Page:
THE SECOND World War anti-tank block at the Butts Bridge is in no danger, say developers.
Concerns were raised about the future of the historic concrete fixture but the firm working on site confirmed that it will be kept safe.
"We are aware of the historical importance of the anti-tank blocks," a spokesman from Knights Brown said.
Initially the plan had been to remove the block for its protection and then reinstate it once the development was complete.
However, due to its "fragile nature", it will instead remain in situ with contractors working carefully around it.
It will be "surrounded by scaffold and clad in timber for protection".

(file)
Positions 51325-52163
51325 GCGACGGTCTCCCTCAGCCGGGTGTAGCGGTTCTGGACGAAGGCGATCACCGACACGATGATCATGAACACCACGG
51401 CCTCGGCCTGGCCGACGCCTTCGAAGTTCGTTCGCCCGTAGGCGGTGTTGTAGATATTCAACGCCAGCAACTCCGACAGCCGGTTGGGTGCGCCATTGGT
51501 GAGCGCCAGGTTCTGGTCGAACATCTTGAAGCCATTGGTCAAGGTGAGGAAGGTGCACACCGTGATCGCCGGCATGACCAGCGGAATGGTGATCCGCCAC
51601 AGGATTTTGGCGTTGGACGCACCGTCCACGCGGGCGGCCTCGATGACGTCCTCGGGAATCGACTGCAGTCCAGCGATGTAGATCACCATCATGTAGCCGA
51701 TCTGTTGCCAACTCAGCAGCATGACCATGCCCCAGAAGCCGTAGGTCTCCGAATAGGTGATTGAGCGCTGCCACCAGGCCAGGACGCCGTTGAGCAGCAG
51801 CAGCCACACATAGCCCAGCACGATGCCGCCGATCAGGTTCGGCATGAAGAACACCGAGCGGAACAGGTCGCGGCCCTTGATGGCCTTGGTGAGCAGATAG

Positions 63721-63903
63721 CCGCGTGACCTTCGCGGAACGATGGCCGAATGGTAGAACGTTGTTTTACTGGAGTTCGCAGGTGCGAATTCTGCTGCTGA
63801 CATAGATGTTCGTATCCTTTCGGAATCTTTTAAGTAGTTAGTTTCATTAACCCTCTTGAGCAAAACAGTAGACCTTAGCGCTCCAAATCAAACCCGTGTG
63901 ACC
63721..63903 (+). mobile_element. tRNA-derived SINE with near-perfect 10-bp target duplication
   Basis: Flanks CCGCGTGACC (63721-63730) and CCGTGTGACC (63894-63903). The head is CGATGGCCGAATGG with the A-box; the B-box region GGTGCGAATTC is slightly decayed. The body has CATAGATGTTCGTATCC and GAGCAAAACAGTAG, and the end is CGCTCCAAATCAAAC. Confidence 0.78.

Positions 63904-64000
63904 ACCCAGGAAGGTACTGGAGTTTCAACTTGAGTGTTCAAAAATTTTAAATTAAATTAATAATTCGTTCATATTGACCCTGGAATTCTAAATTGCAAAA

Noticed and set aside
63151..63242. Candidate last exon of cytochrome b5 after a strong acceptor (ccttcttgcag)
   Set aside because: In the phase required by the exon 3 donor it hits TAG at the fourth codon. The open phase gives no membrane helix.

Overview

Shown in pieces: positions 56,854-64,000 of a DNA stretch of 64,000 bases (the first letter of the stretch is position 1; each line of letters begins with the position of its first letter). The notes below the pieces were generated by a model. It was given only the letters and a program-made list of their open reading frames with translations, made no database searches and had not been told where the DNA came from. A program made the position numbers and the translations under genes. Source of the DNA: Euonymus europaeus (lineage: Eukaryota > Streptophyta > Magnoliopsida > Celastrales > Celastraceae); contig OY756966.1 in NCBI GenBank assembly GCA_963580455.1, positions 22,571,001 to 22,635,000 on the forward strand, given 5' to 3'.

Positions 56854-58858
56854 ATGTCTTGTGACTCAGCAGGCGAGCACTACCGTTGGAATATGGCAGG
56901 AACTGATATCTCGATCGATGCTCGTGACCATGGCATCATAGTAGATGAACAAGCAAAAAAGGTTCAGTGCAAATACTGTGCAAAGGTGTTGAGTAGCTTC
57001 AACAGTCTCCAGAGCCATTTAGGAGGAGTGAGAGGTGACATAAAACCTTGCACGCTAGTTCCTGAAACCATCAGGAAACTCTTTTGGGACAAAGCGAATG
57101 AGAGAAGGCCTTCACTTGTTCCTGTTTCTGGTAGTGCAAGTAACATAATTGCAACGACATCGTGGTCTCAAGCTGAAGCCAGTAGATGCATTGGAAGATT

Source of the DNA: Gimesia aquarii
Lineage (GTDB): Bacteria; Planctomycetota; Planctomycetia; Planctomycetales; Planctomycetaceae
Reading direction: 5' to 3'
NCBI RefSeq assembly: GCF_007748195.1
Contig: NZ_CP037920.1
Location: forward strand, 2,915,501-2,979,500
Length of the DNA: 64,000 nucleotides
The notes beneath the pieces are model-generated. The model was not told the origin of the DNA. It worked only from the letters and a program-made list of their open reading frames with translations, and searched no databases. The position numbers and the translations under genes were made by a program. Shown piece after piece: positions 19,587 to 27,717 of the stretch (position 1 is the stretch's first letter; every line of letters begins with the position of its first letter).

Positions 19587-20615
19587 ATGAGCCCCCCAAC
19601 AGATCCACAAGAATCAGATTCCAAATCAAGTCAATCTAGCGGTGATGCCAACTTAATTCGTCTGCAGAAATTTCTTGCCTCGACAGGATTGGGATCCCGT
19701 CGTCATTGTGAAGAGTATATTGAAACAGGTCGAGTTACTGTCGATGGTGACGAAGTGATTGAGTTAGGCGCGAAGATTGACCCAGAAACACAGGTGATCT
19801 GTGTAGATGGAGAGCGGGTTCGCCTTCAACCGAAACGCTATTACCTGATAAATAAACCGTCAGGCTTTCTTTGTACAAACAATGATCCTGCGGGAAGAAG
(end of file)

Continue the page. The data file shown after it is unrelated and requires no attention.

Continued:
Residents may have noticed the cylindrical blocks elsewhere in town, for example at Wilsom Road, which sometimes have metal loops in the top for ease of transport.
While there was a variety of different anti-tank obstacles used in towns and cities up and down the country, they all served a very similar purpose - to make life difficult for vehicles.
Although primarily defensive deterrents, these blocks sometimes had quite active uses. For example, blocks more conical in shape were placed on armoured track routes. The idea was that vehicles would try to climb over the obstacles, exposing their less armoured under surfaces to anti-tank fire in the process.
Between 1940 and 1944 the Home Guard worked to strengthen Britain’s defences with fixtures like these placed throughout the country. Many of these measures went undocumented, many still remain and many have subsequently been demolished - though fortunately not by German invaders.